In days of old a teacher might have instructed the class: "Turn to page 16 and copy the labelled diagram into your exercise book." Today the instruction is more likely to be: "Go online and find a diagram to put into your PowerPoint presentation." These two directives are far from equal, however, not least because in the first case, the specific source of the information is identified, whereas the second asks pupils to trawl an unclassified virtual library in the vague hope that something appropriate will appear.
Helping pupils to find appropriate materials, without the frustration that inevitably arises when their first few attempts fail to produce anything meaningful, is crucial if an online research assignment is to run smoothly.
It would also be useful, in terms of fuelling later class discussions, if the pupils didn't all come up with exactly the same materials from the same websites.
An easy way to address the latter is to use a variety of search engines. Number the pupils (one to five, for example) then tell the ones to search using AltaVista, the twos to use Lycos, the threes to use Alltheweb, the fours to use Ask and the fives to use Excite.
You can find search engines' addresses by entering "list of search engines" (with the quote marks) in any search engine. You can then write the appropriate URLs on pieces of paper and hand them to the numbered pupils - or post your own list of search engines on the school's virtual learning environment.
Having given pupils their search engines, remind them that collating words within quote marks usually forces the search to produce hits that match the entire expression exactly, whereas leaving out the quote marks allows hits for each individual word in the phrase.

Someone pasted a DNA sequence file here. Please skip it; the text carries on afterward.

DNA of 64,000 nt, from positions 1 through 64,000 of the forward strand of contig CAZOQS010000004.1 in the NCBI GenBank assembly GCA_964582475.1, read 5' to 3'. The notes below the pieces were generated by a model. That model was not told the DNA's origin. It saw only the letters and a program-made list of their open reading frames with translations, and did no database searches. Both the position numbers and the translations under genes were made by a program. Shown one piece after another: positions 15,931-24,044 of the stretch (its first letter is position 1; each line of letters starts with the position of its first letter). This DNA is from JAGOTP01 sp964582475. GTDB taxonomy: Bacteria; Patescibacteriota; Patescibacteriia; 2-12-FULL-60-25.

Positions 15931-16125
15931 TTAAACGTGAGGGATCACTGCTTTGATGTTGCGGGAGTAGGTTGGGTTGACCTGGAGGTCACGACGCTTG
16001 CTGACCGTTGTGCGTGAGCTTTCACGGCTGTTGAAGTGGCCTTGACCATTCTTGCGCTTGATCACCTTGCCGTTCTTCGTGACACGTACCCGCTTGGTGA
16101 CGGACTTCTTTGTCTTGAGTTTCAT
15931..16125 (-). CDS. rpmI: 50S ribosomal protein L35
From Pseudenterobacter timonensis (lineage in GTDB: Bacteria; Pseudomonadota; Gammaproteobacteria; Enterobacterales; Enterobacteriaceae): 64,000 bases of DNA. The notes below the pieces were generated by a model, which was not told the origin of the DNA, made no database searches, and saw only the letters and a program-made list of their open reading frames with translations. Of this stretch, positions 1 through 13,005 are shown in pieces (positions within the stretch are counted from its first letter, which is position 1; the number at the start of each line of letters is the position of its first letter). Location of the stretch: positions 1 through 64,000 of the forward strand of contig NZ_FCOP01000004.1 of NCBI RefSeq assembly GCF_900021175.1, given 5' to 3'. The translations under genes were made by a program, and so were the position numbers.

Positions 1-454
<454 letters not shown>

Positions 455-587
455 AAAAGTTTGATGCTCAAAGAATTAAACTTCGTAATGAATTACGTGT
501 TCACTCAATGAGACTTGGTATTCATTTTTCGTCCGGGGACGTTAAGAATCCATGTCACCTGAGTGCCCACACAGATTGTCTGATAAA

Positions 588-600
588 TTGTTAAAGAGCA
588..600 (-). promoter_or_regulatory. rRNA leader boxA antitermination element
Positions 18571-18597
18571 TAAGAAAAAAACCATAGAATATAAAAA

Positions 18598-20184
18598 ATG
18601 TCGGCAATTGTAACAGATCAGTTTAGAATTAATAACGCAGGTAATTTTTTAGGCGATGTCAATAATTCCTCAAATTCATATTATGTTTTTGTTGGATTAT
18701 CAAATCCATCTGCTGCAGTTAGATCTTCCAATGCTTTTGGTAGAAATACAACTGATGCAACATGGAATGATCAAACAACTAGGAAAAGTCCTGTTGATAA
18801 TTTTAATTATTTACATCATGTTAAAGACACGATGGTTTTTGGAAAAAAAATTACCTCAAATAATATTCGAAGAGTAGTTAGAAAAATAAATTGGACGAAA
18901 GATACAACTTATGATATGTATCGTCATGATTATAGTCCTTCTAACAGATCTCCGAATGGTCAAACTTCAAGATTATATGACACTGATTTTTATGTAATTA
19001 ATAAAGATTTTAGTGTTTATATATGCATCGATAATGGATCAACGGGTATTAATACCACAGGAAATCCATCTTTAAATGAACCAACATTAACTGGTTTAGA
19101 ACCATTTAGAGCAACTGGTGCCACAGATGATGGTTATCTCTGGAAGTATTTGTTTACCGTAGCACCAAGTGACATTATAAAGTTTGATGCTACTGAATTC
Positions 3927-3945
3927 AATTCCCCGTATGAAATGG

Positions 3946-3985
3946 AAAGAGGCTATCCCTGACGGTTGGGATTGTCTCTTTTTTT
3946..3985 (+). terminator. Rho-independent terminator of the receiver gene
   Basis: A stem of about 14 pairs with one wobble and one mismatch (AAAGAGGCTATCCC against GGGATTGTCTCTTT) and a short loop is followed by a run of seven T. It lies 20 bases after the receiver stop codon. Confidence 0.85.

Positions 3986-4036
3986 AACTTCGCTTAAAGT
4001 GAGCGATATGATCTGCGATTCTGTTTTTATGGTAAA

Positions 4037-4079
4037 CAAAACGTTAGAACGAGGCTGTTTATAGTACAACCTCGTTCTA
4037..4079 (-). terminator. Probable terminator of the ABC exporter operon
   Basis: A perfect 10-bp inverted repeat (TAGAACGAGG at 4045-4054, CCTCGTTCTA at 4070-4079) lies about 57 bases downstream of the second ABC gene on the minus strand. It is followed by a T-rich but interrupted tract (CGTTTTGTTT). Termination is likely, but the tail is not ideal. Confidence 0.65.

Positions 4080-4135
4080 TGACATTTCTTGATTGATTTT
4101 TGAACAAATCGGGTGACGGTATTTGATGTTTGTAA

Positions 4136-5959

You can demonstrate this by contrasting the number of hits obtained from "picture of a labelled plant cell" with the same term entered without quote marks. This is also a good opportunity to point out spelling variations in cyberspace (such as labelled with or without the double "l").
Having found some online information it is useful to be able to assess its likely quality. The well-known example that bears repeating is the website www.martinlutherking.org that appears high in Google's results when "Martin Luther King" is entered. This purports to be "a true historical examination" but the domain ownership database www.easywhois.com reveals that the website is owned by Stormfront, which is a white supremacist organisation.
It is reasonable to hope that academic and educational websites will be authoritative, as might be government websites, although official biases may be evident.
To find such websites specifically, all that pupils need to do is define components of the expected URLs in their web searches. For example, search for: inurl:gov "battle of the Boyne". If you want to remove the various music hits that appear in the results then simply add-music after the term in quote marks.
Finally, rather than using an all-purpose search engine, you could choose a customised search engine (CSE) that has already been compiled for a particular topic. To find one focused on geography, for example, search for: "custom search engine" + geography. Alternatively, use the term inurl:cse as part of your search text. As an example, go to zaidlearn.blogspot.com and scroll down to click on OCWOER Search in the Zaid Learn category on the right hand side of the screen. The hits that are generated from this CSE identify free educational resources from all over the web.
Jon Tarrant is head of physics at Hautlieu School in Jersey and is the island-wide VLE co-ordinator for Jersey's secondary schools.